Visitors pose for a selfie in Las Vegas, Nevada, ahead of the presidential debate, October 18, 2016.Daniel Acker, Bloomberg

After he compounded the damage caused by the tape of his gross talk about harassing women by debasing his female accusers; after he blasted the media for its lies and bias, lambasted the FBI and the Department of Justice for conspiring to obstruct justice and attacked Paul Ryan for his perceived perfidy - Trump got an earful on Tuesday from a group of Republican Secretaries of State. They told him that his talk about “rigged elections” is ludicrous. Perhaps Trump forgot, or maybe he never knew, that presidential elections are organized by states, and not by the federal government, and that Republicans run 31 of those states. Perhaps he found it hard to grasp his preposterous accusations of stolen elections paint his party’s state-level functionaries as accessories to a crime and as collaborators with the Democratic conspiracy.

This is why David Axelrod, former political strategist for Barack Obama, suggested to Clinton last week that she consider skipping the third debate altogether, because it entails a risk, however minimal. As long as Trump is harming himself, as long as he is doing whatever he can to alienate women, minorities and undecided voters, it’s better for Clinton to maintain a low profile and to let her rival talk himself to oblivion. But Clinton and her advisers apparently thought that staying away from the debate might be viewed as cowardice and opportunism. As someone who kept campaigning despite her pneumonia, Clinton was not going to be deterred by her redheaded and hotheaded rival.

The question is whether we will see the wily Clinton of the first debate, who goaded Trump into losing his composure, or the relatively passive Clinton of the second debate, who allowed Trump to maul her as he hovered menacingly behind her back. The physical set up of the state at the third debate at the University of Nevada at Las Vegas, moderated by Fox News’s Chris Wallace, will have the two candidates standing at separate podiums, as they did in the first debate at Hofstra University in New York and not at the second debate, at Washington University in St. Louis, where they could freely roam the stage.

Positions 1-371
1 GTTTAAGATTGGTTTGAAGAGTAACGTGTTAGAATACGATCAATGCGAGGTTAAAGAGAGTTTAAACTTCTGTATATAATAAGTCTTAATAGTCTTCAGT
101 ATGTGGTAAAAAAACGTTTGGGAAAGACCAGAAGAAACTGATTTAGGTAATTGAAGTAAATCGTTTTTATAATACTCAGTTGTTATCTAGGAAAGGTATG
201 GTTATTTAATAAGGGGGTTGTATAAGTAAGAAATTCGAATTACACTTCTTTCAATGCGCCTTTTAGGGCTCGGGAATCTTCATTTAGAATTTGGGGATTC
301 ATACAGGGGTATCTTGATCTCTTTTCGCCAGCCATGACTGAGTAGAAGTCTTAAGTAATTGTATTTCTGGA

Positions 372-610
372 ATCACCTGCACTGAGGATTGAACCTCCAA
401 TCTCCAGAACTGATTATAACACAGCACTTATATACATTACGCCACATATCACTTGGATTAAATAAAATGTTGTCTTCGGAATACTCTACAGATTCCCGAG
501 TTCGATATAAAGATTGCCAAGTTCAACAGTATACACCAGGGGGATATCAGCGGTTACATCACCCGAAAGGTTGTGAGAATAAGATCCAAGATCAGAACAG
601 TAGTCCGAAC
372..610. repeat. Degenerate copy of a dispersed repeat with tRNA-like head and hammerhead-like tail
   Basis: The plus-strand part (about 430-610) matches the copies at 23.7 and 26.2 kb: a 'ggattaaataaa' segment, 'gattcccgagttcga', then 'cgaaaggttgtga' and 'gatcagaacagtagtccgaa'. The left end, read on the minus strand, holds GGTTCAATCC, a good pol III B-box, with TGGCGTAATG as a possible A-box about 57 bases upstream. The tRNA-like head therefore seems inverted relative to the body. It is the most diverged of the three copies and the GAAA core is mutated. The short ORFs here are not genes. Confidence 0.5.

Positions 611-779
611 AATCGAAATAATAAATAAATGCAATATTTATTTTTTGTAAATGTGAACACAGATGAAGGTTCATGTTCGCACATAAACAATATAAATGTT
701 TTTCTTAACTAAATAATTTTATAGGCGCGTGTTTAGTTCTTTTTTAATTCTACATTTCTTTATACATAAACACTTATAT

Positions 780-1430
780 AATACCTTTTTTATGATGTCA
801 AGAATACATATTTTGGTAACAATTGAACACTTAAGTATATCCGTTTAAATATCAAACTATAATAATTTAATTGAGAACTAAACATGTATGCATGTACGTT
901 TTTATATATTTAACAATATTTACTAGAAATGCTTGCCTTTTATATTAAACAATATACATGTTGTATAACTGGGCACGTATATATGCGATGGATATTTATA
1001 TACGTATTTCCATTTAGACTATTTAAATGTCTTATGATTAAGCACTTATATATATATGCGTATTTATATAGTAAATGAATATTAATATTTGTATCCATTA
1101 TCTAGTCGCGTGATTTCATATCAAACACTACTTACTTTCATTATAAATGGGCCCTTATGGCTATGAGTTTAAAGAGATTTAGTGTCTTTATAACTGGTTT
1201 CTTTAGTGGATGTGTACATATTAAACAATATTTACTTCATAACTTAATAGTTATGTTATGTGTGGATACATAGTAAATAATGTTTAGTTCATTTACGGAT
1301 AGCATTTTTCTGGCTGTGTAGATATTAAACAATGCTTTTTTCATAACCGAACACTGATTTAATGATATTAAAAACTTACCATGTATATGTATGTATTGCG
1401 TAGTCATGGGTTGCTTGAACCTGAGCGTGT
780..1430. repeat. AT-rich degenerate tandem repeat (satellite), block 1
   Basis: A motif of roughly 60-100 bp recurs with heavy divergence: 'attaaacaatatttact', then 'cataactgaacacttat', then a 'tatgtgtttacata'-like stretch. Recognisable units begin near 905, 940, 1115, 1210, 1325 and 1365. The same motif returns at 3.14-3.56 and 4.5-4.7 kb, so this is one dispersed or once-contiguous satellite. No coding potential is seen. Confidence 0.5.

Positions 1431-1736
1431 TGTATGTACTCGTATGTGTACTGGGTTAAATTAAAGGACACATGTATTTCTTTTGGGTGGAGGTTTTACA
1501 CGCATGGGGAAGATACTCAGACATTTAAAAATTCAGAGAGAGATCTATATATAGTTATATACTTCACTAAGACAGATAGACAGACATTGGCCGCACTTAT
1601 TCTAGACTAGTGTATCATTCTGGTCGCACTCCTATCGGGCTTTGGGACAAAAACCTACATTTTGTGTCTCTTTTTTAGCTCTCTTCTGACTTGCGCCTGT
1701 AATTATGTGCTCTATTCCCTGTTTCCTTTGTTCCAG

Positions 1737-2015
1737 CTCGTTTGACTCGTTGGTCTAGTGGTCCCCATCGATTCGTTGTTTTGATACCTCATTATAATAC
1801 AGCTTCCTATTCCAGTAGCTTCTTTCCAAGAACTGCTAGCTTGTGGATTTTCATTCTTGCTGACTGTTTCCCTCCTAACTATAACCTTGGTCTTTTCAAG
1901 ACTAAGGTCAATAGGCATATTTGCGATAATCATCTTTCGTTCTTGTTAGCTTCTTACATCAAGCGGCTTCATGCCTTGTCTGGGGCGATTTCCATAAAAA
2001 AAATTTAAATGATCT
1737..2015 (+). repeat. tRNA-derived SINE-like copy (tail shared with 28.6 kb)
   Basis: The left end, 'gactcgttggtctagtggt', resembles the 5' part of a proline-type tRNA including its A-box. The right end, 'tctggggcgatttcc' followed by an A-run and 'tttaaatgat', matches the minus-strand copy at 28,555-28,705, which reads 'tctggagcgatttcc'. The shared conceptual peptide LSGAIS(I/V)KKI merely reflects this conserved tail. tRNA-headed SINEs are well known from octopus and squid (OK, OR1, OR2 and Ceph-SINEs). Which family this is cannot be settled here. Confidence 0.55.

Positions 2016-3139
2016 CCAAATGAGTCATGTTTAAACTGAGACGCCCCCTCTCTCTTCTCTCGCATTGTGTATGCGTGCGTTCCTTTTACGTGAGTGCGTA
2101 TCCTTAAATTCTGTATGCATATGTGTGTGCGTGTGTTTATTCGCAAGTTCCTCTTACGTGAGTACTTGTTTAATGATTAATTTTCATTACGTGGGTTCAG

But the bottom line is that the New York Times gives Clinton a 91% chance of winning the elections; Nate Silver at 538 is a bit more cautious, putting Clinton’s chances at 88%. Of the three big battleground states, Pennsylvania seems lost for Trump, Florida is slipping from his fingers and the trend in Ohio is not going his way. Other swing states, including Virginia, Colorado and even North Carolina are leaning heavily in Clinton’s direction while supposedly safe GOP states, such as Arizona and Utah, seem to be in play. Trump’s only path to the presidency seems to be a dead end.

Of course one can’t discount the possibility of a deus ex machina that will emerge at the last minute and change everything, but at this point it would have to be a stark intervention on the scale of aliens saving Trump like they did Brian in the Monty Python movie. More realistic Republicans are praying for this thing to be over and for their party to suffer a defeat rather than a catastrophe. They want to be at the stage where they can pretend that Trump was just a bad dream and to get on with rehabilitating their party, on the assumption that there will be anything left worth saving.